At work, not everything is smooth sailing.
When the alarm bells are ringing, and it appears the ship is sinking, everyone will look to you, leader, to help steer them through the crisis.
Except, there’s a small voice in your head that’s screaming too.
No matter whether it’s an unexpected merger, unplanned layoffs, or the day-to-day crises that come with managing customers or clients, it’s up to you to lead your team through whatever they may face.
Here are 4 Steps to Lead Through a Crisis
Stay above the fray. That means if there’s uncertainty, no perpetuation of rumors, no gossiping, no “I told you so’s.” When things happen, people start talking, and it’s easy to pretend like it’s ok to talk about who’s next.
This isn’t high school.
Don’t let yourself be sucked in by the drama. Ask yourself: is this a big deal? Or are you (and others) making it into one? Take a minute to find the motivations behind the actions of others, and ground yourself with the knowledge that there’s a reason behind them.
As a leader, it’s your job to quell any rumors before they begin. Be accessible and transparent, especially if you don’t know the answers. Open up Q&A both at in-person meetings but also through anonymous channels, so people feel comfortable bringing up what they’re thinking. Stay honest, stay up front, and communicate, communicate, communicate. Having your team grounded is just as important as grounding yourself.
The most important thing to remember: you all still have your health, relative sanity, and the disruption of your jobs probably doesn’t mean the world will stop turning. Remind yourself (and others) of this fact.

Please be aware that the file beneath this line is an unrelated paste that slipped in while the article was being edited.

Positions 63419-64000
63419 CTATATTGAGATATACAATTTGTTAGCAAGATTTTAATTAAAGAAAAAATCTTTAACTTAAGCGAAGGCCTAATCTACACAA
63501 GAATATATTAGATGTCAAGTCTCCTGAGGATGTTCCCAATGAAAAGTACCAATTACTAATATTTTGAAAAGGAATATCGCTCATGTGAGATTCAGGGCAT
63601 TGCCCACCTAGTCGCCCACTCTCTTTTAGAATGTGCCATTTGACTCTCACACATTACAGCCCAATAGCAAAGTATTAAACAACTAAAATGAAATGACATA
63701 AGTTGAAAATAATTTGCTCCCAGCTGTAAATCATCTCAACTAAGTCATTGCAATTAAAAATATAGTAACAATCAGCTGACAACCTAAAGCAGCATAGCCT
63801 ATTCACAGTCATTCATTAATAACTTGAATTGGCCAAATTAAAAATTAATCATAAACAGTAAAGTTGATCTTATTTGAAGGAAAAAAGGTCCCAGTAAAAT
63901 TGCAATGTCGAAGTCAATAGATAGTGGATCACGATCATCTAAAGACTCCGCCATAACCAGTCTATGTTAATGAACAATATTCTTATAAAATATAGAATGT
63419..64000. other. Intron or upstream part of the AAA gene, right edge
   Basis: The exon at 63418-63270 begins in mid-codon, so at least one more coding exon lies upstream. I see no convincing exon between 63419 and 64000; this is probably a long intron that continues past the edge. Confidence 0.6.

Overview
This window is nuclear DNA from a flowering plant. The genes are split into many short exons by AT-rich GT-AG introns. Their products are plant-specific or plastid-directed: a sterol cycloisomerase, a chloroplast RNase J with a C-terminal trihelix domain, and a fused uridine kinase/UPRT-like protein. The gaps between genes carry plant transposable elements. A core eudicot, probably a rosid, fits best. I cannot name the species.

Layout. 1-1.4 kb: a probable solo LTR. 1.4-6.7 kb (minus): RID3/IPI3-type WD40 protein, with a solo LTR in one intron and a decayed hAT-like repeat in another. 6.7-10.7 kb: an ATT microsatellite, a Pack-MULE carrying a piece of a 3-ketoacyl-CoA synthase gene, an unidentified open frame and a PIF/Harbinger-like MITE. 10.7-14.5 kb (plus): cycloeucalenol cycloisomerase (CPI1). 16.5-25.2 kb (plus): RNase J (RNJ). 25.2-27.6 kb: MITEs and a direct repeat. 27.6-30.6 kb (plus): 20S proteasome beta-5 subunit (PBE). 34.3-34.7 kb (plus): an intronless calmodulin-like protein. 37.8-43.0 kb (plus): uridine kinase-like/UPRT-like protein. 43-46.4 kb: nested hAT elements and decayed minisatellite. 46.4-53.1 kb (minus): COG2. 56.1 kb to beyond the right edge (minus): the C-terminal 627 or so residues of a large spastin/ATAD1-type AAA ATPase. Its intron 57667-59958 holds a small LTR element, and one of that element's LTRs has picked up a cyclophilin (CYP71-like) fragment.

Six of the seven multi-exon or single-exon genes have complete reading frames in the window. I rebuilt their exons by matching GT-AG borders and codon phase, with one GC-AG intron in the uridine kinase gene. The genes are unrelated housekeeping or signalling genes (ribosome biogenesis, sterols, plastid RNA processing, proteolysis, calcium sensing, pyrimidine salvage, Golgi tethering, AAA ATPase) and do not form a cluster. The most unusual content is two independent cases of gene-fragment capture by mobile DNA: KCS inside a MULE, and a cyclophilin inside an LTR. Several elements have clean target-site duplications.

It may be that you’re upset, scared, or worried, too.
When you have to walk members of your team out the door, you’re going to get emotional. It’s deeply upsetting to see your secure, happy world be turned upside down, and to imagine that it’s you next. You’re in a high stress, high anxiety situation.
So is your team. They’re just as scared (if not more so) than you.
Even if you’re in the hot seat, maintaining grace and dignity is of utmost importance. Be the captain that goes down with the ship. Staying calm when you want to flip your desk over and throw a fit makes you look like the sane one in all of this chaos. Don’t let them see you sweat.
Figure out what’s going on and start helping. Don’t just sit around and bemoan your topsy-turvy situation. If you set the example, others will follow, and together, you’ll recover.
If someone else is upset, comfort them. If someone got let go who didn’t deserve it, reach out to them and ask what they need. Write LinkedIn recommendations. Do whatever you can to help those around you. It takes your mind off of what’s going on and at the task at hand.
Sometimes, the most helpful thing you can do is to keep working. While that may seem impossible, putting your head down and trying to get a few things done (even if it’s organizing your inbox) will at least keep you busy enough to stay grounded and strong.
Remember that your team wants to stay helpful too. In this situation, you might be the enemy—and that’s not fun. Make it clear what resources are available to them to learn more; if those don’t exist, make them. Remember the scary situation they’re in and quell the panic by communicating. That means setting up individual meetings if need be and sending reassuring emails.
Above all, stay in touch with the people around you. Remember that they’re humans too, and they’re probably just as stressed and scared as you might be.
Connect with them on a personal or professional level by exchanging contact information and writing some old-fashioned thank you notes. Keep talking to your team, and don’t think they can read your mind. Instead, be a human! Set a reminder to keep in touch once a month or so–dinner, drinks, or a quick email—and keep that connection alive, especially if the crisis continues.
It’s in tough times that true leadership comes to the forefront, and that means following these tips, but also helping your team to follow them too.